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Field Selection and Considerations

Learn more about field selection and sweetpotato planting considerations, such as the plant population and row spacing!

Field Selection

Before planting, ensure that the field intended for sweetpotato planting material is free of pathogens and pests. Pathogen sampling can include taking soil samples for soil-borne pathogens such as nematodes or taking samples from weeds or other wild plants growing in the uncultivated field. Given that some pathogens can jump from wild hosts or weeds onto crops such as sweetpotatoes, sampling these plants before preparing the field for sweetpotato planting may be a helpful indicator for potential pathogen or pest presence.

Other than sampling for pathogen or pest presence, ensure that the field has the right soil composition. Generally, soils utilized for sweetpotato production range from sand to loamy sand, drain well, and have low salt levels (Stoddard, 2013). Although sweetpotatoes can grow in heavier soils or compacted soils, the quality and quantity of the storage roots will be negatively impacted. Additionally, avoid high levels of organic matter within the soil, as it can promote scurf in sweetpotatoes (Kemble et al., 2022) Sweetpotatoes are somewhat sensitive to salts and a reduction in yield can be observed if the soil’s electrical conductivity exceeds 2 dS/m (Stoddard, 2013). Additionally, storage roots grown in salty soil conditions are more likely to develop tip rot after a few months in storage (Stoddard, 2013). Further, a pH of 5.8 to 6.2 is optimal for sweetpotato production (Kemble et al., 2022).

Further, ensure that the field is in a location that is easily accessible to large machinery including sweetpotato transplanters, machinery used to up-root storage roots during harvest, and machinery for the application of pesticides like fungicides or insecticides.

Row Spacing and Plant Population

Between-row spacing is quite dependent on the machinery that the grower has available for use. If the grower also produces other transplanted crops like tobacco, the row spacing of the machinery may be very different than the machinery a sweetpotato only producer has readily available. With this level of variance, between-row spacing can range from 36 inches to 48 inches (Jennings et al., 2019). However, most commercial sweetpotato growers utilize 42 or 44 inches between-row spacing (Jennings et al., 2019). Narrower row spacing potentially provides the benefit of more effective weed control due to increased vegetation (canopy) cover for the row middles. Further, in theory, the narrower between-row spacing would increase yield, given that there would be a greater number of plants transplanted into the field.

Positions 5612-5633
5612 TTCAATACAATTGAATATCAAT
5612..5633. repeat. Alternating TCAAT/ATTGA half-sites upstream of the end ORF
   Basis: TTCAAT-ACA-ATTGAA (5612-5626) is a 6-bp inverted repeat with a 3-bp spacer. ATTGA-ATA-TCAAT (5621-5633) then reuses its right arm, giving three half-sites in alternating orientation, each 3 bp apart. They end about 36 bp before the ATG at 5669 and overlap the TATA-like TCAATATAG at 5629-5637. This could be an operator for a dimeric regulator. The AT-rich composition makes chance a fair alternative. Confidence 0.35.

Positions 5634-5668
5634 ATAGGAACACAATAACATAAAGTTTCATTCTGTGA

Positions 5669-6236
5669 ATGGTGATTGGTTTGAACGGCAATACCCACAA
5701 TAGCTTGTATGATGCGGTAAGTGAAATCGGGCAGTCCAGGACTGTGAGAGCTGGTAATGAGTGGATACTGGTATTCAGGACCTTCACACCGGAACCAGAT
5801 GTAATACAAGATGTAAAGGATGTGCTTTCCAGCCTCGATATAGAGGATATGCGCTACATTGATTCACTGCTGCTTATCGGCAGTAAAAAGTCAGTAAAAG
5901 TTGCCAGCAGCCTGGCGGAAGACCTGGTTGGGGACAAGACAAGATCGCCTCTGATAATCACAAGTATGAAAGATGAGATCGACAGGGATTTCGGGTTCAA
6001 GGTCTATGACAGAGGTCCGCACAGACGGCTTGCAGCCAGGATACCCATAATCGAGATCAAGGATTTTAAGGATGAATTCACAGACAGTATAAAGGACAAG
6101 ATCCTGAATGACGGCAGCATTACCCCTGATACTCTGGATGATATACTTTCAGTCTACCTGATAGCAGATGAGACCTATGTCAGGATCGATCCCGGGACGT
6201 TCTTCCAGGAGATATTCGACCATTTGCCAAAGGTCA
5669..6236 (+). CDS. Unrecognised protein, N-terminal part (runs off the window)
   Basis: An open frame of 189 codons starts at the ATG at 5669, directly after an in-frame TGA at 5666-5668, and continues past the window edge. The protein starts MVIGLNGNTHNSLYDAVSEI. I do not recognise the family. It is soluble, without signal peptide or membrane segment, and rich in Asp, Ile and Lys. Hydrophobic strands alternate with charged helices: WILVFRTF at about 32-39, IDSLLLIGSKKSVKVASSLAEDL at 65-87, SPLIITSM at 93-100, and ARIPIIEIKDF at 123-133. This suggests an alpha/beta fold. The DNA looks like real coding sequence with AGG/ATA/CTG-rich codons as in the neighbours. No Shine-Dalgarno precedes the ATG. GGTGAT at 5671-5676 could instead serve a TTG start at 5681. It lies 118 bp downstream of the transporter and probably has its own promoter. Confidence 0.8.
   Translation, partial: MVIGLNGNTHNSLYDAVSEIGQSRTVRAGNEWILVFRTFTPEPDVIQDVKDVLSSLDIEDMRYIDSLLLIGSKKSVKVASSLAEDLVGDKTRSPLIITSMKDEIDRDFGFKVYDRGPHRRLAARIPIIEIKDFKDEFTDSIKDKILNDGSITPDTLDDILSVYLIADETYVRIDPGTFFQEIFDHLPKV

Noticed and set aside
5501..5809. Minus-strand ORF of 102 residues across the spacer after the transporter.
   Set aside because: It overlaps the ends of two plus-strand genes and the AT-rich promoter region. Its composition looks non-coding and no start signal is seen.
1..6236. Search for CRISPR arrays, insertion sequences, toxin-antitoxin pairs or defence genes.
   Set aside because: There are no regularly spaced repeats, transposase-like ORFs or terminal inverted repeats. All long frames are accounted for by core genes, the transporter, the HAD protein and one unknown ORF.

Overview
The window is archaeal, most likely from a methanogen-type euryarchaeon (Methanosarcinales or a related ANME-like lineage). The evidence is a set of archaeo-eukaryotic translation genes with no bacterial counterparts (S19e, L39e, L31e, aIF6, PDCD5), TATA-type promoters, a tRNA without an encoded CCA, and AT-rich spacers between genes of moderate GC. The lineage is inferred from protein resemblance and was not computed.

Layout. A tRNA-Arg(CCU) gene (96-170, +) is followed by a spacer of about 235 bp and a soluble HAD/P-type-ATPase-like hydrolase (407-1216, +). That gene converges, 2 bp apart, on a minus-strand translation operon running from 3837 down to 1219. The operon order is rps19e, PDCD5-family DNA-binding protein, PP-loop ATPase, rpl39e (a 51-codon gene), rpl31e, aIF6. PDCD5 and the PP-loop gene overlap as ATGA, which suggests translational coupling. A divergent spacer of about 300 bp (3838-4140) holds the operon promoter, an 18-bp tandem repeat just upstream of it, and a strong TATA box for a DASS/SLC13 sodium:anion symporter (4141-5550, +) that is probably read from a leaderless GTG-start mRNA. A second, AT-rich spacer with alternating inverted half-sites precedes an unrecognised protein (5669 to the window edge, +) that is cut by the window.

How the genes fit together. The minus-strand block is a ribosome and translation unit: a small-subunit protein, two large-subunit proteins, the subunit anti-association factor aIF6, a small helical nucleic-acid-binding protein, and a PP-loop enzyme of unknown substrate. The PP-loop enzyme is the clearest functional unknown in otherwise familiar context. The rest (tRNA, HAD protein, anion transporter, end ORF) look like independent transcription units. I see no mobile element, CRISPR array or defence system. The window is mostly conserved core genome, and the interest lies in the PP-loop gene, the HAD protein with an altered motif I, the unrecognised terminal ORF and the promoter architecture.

In-row spacing can similarly vary, with in-row spacing ranging from 8 inches to 14 inches (Jennings et al., 2019). The placement of plants within a row may be a strategy for managing root sizing for the purpose of altering harvest times (Jennings et al., 2019). Narrower in-row spacing promotes competition between plants, which can delay root sizing and thus extend the time within the field. Meanwhile, wider in-row planting can reduce competition between plants, which can promote storage root sizing and thus reduce the time within the field. Like narrower between-row spacing, narrower in-row spacing potentially provides the benefit of more effective weed control due to the reduced time for canopy convergence. The convergence of plants’ canopies reduces the amount of light available for the germination of weeds between plants.

Plant populations are entirely dependent on the in-row and between-row spacing utilized for transplanting sweetpotato slips into the field. Further, the mature plant population is dependent on the number of plants that grow to maturity, as some plants may die soon after transplanting or throughout the season. Generally, plant populations per acre can range from 12,500 (12 inch in-row) to 15,000 (10 in-row), with both approximates having 42 inch between-row spacing (Jennings et al., 2019). Larger plant populations result in more plant costs, including costs for planting material and compounds to reduce pest incidence (e.g. insecticides, fungicides, etc.). When planting, one should make considerations for plant costs and further time for roots to grow to an adequate size (related to harvest time).